The role of play in human and animal development is well established, and its educational and therapeutic value is widely supported in the literature. This innovative book extends the play debate by assembling and examining the many pieces of the play puzzle from the perspective of public health. It tackles the dual aspects of art and science which inform both play theory and public health policy, and advocates for a ‘playful’ pursuit of public health, through the integration of evidence from parallel scientific and creative endeavors.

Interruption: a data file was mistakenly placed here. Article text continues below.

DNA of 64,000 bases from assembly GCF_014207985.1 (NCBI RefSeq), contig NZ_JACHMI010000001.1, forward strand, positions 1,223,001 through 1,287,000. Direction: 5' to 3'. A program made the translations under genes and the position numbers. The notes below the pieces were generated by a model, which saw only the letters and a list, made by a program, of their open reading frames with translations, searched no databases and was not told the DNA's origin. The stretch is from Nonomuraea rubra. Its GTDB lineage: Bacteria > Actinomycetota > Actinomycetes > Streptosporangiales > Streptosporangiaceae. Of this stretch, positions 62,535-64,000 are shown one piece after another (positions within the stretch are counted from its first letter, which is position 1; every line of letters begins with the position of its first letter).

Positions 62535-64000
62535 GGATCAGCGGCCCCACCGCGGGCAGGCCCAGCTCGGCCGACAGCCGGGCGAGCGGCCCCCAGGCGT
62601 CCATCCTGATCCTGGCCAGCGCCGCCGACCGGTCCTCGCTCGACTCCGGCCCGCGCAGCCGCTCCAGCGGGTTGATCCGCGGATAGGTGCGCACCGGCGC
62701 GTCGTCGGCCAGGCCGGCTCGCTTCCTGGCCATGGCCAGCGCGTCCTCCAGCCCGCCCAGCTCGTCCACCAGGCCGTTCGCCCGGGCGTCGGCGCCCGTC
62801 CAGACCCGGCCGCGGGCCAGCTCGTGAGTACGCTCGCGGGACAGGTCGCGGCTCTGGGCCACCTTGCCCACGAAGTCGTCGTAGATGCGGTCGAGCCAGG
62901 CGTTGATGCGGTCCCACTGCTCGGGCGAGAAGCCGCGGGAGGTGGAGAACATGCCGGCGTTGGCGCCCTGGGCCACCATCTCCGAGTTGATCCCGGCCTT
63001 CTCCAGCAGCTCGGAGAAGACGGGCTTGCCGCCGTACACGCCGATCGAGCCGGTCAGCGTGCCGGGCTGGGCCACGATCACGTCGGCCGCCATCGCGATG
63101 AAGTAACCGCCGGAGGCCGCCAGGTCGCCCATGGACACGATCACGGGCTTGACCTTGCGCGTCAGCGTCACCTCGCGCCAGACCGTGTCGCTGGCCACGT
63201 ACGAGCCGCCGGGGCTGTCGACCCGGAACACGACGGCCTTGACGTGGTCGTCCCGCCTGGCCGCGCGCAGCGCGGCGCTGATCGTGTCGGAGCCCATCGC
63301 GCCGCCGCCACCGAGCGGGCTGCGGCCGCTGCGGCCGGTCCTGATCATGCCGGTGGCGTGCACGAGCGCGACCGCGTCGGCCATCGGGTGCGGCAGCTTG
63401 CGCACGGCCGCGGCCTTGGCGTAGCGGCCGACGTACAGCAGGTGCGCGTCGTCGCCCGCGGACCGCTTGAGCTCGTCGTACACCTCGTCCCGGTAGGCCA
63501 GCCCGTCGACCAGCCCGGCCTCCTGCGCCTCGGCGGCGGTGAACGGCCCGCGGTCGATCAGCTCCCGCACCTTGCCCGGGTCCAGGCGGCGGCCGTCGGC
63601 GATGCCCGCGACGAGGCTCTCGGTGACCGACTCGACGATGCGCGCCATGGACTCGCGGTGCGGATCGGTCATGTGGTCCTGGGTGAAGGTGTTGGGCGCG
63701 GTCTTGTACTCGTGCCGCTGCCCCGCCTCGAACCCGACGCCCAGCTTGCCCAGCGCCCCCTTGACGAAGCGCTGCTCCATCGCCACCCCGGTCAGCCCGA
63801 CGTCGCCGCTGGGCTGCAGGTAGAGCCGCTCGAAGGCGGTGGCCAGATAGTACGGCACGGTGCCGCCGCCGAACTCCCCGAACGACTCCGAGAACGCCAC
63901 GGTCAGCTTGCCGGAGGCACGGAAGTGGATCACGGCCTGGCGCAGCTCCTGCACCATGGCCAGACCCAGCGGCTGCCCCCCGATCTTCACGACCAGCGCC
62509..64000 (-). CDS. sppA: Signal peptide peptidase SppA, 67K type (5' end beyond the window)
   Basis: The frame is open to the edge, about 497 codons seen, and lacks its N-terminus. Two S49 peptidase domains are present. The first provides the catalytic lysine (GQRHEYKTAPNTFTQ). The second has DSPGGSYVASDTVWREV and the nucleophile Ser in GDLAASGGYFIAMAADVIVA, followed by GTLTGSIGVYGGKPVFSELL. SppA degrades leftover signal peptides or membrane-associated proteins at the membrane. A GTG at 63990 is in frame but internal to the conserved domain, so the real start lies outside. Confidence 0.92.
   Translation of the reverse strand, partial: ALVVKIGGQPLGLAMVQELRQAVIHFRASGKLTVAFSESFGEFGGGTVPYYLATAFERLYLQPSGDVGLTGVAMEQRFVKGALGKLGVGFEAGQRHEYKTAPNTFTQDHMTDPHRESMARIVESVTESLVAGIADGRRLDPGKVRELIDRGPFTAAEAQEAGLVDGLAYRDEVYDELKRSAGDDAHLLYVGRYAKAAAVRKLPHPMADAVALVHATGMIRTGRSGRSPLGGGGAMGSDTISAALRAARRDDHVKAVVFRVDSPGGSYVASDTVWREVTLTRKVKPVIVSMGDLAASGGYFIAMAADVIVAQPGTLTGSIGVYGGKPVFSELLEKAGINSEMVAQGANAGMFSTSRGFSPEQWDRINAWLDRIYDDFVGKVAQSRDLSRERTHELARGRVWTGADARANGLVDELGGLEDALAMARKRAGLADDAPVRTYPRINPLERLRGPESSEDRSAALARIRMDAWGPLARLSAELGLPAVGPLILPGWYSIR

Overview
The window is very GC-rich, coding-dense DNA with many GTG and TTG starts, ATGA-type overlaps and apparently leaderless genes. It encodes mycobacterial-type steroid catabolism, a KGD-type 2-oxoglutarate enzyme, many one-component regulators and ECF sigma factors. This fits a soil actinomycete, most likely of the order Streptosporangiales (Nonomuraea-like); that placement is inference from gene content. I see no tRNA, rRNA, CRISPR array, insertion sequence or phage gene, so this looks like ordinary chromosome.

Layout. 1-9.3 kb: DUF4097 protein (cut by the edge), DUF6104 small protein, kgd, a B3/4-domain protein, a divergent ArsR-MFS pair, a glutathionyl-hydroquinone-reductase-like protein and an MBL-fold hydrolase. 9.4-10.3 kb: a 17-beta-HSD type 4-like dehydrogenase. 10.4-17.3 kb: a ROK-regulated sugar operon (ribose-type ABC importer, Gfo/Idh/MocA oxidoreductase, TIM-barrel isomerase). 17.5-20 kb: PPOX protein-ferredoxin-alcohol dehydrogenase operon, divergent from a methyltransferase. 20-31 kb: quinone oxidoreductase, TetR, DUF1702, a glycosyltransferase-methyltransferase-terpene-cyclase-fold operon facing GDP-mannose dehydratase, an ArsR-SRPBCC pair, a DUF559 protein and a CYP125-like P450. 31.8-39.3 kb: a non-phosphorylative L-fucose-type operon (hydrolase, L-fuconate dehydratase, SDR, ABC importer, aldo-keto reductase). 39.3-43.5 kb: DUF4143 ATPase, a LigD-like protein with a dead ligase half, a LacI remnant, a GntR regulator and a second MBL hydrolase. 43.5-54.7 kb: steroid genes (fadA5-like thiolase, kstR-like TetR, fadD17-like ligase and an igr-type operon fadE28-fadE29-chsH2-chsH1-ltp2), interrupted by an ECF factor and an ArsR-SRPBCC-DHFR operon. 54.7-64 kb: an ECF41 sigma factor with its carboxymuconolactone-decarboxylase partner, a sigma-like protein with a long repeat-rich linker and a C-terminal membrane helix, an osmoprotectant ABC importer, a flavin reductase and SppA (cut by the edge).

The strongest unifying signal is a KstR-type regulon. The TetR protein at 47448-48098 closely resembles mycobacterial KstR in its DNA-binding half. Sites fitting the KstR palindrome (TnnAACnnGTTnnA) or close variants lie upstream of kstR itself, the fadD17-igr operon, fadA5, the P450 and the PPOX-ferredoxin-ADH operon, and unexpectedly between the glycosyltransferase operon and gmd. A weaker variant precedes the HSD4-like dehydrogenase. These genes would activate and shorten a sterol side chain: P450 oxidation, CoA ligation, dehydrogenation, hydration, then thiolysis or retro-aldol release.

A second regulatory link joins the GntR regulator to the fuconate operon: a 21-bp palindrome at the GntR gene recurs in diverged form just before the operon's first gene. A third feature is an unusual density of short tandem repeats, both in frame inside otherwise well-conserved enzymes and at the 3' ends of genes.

Drawing on international research evidence, the book addresses some of the major public health concerns of the 21st century – obesity, inactivity, loneliness and mental health – advocating for creative solutions to social disparities in health and wellbeing. From attachment at the start of life to detachment at life’s ending, in the home and in the workplace, and across virtual and physical environments, play is presented as vital to the creation of a new ‘culture of health’.
This book represents a valuable resource for students, academics, practitioners and policy-makers across a range of fields of interest including play, health, the creative arts and digital and environmental design.